“The Neverending Story” begins in the real modern world as a bright, imaginative young boy named Bastian (Barret Oliver) is picked on by the school bullies who chase him into a bookstore. He’s interested in the book that the librarian is reading. The librarian tells him that the books Bastian reads are safe because they’re only stories. He mystically implies that this book—the Neverending Story—has a lot more to offer, and so Bastian takes it in curiosity. He skips school and follows the world of Fantasia, as the Nothing is a worldwide menace.

Sent to seek out a way to stop the Nothing is a child warrior named Atreyu (Noah Hathaway), who ventures off into the weird lands of Fantasia. Along the way, he encounters many strange, helpful creatures, runs into some heavy obstacles, and as the story continues and Atreyu is finding answers, Bastian, still reading the book, is starting to believe that these new twists and turns in the story are because of his own imagination filling in most of the story. And it seems like the people of Fantasia actually know of Bastian. Impossible, right? That’s exactly what Bastian believes. But things get stranger and clearer until it seems as if the one that can save Fantasia is indeed Bastian.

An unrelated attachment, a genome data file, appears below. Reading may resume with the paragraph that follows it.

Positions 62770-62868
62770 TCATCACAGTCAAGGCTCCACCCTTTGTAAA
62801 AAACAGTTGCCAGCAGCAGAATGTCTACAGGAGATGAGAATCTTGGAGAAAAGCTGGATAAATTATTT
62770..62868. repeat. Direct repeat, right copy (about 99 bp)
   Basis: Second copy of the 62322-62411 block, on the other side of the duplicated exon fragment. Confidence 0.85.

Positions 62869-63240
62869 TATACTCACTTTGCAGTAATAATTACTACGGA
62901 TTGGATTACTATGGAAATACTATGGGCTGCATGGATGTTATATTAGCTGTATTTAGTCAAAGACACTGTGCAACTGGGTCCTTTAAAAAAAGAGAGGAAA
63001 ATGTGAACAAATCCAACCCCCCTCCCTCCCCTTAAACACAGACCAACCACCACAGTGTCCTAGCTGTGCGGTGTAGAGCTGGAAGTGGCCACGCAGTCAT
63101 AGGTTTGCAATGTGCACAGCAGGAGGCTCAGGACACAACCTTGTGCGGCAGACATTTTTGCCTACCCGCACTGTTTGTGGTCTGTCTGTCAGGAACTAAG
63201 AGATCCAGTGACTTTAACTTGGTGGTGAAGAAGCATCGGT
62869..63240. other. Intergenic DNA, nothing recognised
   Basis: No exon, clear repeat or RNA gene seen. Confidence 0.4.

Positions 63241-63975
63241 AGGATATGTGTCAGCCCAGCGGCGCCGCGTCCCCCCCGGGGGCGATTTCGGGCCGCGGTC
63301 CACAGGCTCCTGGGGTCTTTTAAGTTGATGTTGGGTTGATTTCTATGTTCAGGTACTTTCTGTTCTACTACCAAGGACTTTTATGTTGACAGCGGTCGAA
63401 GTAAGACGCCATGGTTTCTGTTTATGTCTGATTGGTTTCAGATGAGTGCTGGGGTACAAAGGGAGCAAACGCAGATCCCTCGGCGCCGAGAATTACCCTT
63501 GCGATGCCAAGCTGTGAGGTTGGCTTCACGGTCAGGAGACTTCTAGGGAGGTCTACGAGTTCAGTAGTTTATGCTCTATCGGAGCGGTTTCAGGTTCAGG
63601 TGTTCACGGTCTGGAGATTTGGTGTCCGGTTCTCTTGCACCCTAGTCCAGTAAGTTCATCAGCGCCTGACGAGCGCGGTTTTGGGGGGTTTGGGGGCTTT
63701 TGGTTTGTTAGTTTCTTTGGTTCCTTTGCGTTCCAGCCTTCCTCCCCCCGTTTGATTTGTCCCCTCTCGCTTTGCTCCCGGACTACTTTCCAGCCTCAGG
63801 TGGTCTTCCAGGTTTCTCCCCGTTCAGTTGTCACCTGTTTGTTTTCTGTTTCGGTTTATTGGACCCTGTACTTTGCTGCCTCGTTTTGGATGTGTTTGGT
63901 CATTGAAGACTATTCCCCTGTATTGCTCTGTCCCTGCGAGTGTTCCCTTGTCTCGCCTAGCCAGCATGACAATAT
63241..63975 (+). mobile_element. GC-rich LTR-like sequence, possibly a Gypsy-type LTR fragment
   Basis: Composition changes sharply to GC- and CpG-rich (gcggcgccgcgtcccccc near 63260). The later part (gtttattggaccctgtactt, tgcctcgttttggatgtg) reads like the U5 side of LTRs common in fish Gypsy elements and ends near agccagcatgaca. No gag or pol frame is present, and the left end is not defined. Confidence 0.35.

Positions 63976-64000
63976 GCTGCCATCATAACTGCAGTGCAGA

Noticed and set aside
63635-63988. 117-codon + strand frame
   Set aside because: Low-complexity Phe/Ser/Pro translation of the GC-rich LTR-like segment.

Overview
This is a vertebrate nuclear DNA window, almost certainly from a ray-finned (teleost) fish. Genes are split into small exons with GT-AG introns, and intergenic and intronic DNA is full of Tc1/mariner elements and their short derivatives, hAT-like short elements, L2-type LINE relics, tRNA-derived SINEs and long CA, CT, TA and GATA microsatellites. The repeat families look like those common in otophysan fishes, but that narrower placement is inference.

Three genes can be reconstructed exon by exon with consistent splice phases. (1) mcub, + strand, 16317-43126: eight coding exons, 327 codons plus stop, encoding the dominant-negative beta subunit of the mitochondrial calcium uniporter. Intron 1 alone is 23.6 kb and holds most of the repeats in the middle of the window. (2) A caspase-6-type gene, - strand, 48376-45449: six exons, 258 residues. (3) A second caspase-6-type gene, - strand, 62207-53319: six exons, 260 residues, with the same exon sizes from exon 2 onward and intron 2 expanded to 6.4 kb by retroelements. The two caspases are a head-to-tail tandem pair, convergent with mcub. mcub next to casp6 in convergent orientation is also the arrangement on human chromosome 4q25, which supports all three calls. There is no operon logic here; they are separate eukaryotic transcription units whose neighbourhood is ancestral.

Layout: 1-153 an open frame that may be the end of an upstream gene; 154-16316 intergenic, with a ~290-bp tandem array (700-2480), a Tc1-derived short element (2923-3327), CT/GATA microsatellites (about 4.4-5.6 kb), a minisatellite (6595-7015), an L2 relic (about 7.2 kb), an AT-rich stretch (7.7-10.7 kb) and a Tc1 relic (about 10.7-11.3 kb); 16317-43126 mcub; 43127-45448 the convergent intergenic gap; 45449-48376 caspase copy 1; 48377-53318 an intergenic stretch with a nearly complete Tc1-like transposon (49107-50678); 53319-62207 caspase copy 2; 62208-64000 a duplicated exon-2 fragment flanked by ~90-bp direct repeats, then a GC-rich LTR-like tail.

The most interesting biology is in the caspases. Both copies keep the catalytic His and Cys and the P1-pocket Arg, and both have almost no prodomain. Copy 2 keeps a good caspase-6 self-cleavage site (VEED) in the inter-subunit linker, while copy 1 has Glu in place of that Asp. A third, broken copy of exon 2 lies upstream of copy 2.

That concept is actually probably the most intriguing part of the movie—the idea that a child’s faith can control fate and save lives (and possibly along with a whole new world). And it’s also interesting that while the cowardly Bastian is reading a book in which a boy his age is the exact opposite of him, it helps that when Atreyu does lose confidence, Bastian is the one who has to gain it back. “Be confident,” Bastian says, now very much caught up in the story. He’s really telling himself that so that later he’ll have the courage to follow his dreams. That was a clever touch.